The owner of Calais Winery in Hye has already delivered a French flair to his Texas wines — and now wants to offer his take on rum, another popular drink in his native France.
Benjamin Calais says he felt passionate about diving into rum, in addition to wine, because he noticed a different attitude toward rum in the states than abroad.
“I just don’t feel like rum has the place it deserves in the U.S.,” Calais says. “There hasn’t been a craft revival for rum as there has been for gin and whiskey … and there is not much interesting rum produced in the U.S. for the U.S. market. People design them as vodkalike, and it’s used as a mixer, so it’s often as neutral as possible. I just don’t think that’s part of the rum tradition.”
Calais partnered up with distiller James Davidson to make bigger, fuller rum at the newly opened Hye Rum at 11247 U.S. 290 West, which is located not far from Calais’ winery on the popular wine trail between Johnson City and Fredericksburg.
When people visit the distillery and its accompanying tasting room, they’ll find Caribbean-style and New Orleans-style drinks, like mai tais and hurricanes, that use Hye Rum and from-scratch mixers and bitters.
“We have everything from sweet dessert-style cocktails like the painkiller to more bone-dry options, like the barrel-aged old fashioned and navy grog,” Calais says. “We have a daiquiri, our version of the Cuba libre, a dark and stormy, a mojito, a piña colada … I feel like those are the fundamental rum cocktails.”
Although Calais loves rum from French islands like Martinique and French Guyana, the spirits there are primarily made using sugar cane juice, versus from a sugar cane byproduct like molasses, the base of Hye Rum. The sugar cane juice gives the rum a floral character that Calais and Davidson will replicate only in very small releases. Because the distillery isn’t located in the Caribbean, they don’t have regular access to fresh juice, he said.
“We’re going to run an old-fashioned pot still, fermenting from scratch and distilling twice,” he says. Having a pot still rather than a column still will help Hye Rum’s mission of producing flavorful, full-bodied rum products using molasses. Some of the rum will be aged in a variety of French oak barrels, most of which have originally come from Calais Winery.
“We’re using all the fermentation tricks that I’ve learned in the wine business to create a fuller product; I just have to remember we’re working with molasses instead of grapes.” For more information, visit hyerum.com.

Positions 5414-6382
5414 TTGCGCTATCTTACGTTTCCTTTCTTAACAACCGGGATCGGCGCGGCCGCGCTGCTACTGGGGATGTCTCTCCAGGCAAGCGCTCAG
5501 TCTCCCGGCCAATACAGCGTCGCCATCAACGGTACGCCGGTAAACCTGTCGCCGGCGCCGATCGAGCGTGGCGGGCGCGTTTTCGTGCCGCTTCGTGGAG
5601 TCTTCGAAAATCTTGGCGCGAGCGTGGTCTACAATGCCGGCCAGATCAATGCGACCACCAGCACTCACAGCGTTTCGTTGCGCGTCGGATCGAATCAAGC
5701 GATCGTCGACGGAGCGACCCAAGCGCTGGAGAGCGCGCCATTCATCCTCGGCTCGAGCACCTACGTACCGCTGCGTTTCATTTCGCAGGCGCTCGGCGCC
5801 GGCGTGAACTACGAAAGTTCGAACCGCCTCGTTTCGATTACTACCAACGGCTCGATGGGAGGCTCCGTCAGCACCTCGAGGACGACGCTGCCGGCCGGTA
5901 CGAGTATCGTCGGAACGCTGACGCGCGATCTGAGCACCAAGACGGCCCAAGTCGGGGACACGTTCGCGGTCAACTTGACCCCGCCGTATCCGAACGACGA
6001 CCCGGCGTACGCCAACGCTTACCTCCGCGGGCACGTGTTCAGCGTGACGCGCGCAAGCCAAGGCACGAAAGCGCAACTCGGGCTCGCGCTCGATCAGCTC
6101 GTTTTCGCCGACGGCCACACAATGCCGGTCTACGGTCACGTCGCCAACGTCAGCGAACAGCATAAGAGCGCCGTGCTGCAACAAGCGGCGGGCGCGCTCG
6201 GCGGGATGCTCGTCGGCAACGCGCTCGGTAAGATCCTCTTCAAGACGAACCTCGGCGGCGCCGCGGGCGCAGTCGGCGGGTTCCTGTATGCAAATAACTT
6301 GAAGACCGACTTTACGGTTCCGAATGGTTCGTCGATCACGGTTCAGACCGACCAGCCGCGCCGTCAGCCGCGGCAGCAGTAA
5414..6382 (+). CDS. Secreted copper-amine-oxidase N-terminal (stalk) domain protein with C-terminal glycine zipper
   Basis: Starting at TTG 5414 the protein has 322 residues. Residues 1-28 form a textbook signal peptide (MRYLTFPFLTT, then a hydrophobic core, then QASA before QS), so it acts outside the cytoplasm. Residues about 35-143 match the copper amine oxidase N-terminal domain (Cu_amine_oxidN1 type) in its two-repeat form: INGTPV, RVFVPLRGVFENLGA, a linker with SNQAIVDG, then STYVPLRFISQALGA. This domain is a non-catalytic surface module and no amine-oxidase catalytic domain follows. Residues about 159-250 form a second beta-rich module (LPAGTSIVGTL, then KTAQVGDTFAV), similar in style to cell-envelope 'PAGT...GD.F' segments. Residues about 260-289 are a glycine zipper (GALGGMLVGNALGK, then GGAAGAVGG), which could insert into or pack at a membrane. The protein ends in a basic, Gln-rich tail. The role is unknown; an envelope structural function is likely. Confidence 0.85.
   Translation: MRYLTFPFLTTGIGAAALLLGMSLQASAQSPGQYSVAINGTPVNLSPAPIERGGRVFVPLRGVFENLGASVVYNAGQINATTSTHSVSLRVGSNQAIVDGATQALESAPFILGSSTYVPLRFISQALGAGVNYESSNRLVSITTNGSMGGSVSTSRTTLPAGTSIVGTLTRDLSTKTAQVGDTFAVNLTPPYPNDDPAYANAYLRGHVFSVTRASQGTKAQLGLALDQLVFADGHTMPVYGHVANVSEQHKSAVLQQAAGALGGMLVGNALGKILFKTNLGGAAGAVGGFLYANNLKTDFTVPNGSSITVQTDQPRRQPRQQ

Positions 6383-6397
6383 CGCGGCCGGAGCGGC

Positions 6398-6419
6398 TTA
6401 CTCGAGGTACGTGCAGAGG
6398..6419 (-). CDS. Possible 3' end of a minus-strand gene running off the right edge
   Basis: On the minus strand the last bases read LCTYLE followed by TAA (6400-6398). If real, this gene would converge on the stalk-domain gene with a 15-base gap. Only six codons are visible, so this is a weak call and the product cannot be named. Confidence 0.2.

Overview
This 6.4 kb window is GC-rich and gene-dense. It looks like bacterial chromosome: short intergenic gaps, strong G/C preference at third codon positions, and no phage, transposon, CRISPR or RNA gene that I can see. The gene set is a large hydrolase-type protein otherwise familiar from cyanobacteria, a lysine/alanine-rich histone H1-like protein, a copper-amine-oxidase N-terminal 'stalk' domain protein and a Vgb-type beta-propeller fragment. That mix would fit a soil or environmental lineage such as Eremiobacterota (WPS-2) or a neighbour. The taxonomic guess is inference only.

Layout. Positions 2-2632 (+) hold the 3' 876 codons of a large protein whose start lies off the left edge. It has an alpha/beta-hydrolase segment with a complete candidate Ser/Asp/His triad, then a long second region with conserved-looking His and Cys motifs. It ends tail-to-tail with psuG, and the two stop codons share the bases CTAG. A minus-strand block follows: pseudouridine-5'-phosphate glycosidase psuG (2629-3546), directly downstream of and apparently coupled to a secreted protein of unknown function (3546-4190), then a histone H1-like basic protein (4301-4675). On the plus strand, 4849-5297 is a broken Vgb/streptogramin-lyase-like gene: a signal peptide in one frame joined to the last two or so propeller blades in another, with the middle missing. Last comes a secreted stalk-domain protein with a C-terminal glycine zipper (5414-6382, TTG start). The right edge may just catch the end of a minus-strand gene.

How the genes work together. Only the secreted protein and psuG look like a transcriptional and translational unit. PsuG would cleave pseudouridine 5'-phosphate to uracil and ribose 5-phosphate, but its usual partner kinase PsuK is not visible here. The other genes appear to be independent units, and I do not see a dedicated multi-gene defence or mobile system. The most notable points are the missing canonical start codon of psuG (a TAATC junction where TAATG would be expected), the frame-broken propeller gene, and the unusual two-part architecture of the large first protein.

Devils River Whiskey hits the Texas market
The current president of the Texas Distilled Spirits Association has produced a whiskey named for and made with the pure, limestone-filtered water from a feisty Texas river.
Devils River Bourbon Whiskey, thought up by Mike Cameron, is hitting stores this month as a 90-proof small-batch Texas whiskey primarily made up of corn, with rye as a strong secondary ingredient. Cameron, also the co-founder of Rebecca Creek Whiskey, named his new project after a Southwest Texas river where he used to fish in college.
When he “decided to create something new in the world of Texan distilled spirits,” he came up with several possible brand names — including Devils River Whiskey — and liked the personal connection he has with the river near Del Rio, he said in a press release. “I had all but settled on the brand and, by chance, had lunch with a friend, who told me that he was going to go kayaking on a beautiful river in Southwest Texas. He was referring to Devils River, and that’s when it started to feel like fate,” he said.
The whiskey is fermented using a proprietary process, distilled in traditional copper pot stills suited for making flavorful dark spirits and matured in charred oak barrels. As a result, Devils River Whiskey is “sweet yet bold,” with an “oak, honey and caramel medley” on the palate, according to the distillery. The whiskey is 75 percent corn, 21 percent rye and 4 percent barley. That’s already proven to be a recipe for success: Devils River Whiskey recently took gold at the Denver International Spirits Competition.
The whiskey will hit the Texas market in coming weeks with a suggested retail price of $29.99. For more information, visit devilsriverwhiskey.com.
Devils River Whiskey Buck
2 oz. Devils River Bourbon Whiskey
1/2 oz. fresh lime juice
1/2 oz. simple syrup
1 1/2 oz. chilled ginger beer
Pour all ingredients except the ginger beer into a copper mug over ice. Stir to combine. Top with ginger beer and garnish with a lime wedge.
— Devils River Whiskey